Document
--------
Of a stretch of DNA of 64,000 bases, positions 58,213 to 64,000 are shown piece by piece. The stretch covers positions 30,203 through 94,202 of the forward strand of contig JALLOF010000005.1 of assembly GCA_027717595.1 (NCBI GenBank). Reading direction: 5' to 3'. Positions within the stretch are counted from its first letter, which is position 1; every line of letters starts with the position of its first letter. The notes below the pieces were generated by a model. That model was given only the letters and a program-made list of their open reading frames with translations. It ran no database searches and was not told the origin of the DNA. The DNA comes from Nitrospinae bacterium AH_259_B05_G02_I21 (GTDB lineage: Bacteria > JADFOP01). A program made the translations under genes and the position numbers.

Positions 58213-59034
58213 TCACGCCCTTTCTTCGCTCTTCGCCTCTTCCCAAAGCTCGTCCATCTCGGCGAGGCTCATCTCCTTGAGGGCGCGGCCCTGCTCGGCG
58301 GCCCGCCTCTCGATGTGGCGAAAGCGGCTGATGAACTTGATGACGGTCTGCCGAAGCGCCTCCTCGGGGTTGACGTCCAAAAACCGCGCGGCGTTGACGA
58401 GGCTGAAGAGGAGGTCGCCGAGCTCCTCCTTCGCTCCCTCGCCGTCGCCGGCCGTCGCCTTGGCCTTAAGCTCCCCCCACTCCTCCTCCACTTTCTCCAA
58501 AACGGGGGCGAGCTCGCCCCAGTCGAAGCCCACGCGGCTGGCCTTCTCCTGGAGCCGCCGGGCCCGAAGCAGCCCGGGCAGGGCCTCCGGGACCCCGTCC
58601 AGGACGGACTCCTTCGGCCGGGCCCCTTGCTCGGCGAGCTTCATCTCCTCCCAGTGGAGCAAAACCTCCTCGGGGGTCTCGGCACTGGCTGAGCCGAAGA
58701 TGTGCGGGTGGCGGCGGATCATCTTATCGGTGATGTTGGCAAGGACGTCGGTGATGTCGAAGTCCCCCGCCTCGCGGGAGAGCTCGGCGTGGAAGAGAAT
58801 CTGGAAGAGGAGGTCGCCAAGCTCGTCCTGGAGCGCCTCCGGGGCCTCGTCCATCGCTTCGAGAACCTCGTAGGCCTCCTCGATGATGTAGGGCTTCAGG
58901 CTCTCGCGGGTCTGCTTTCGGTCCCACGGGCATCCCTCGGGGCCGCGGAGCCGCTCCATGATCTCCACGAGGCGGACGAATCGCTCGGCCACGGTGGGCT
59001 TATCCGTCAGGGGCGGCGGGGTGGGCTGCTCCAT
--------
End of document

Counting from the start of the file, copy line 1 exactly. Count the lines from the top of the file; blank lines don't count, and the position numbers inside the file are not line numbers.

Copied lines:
Of a stretch of DNA of 64,000 bases, positions 58,213 to 64,000 are shown piece by piece. The stretch covers positions 30,203 through 94,202 of the forward strand of contig JALLOF010000005.1 of assembly GCA_027717595.1 (NCBI GenBank). Reading direction: 5' to 3'. Positions within the stretch are counted from its first letter, which is position 1; every line of letters starts with the position of its first letter. The notes below the pieces were generated by a model. That model was given only the letters and a program-made list of their open reading frames with translations. It ran no database searches and was not told the origin of the DNA. The DNA comes from Nitrospinae bacterium AH_259_B05_G02_I21 (GTDB lineage: Bacteria > JADFOP01). A program made the translations under genes and the position numbers.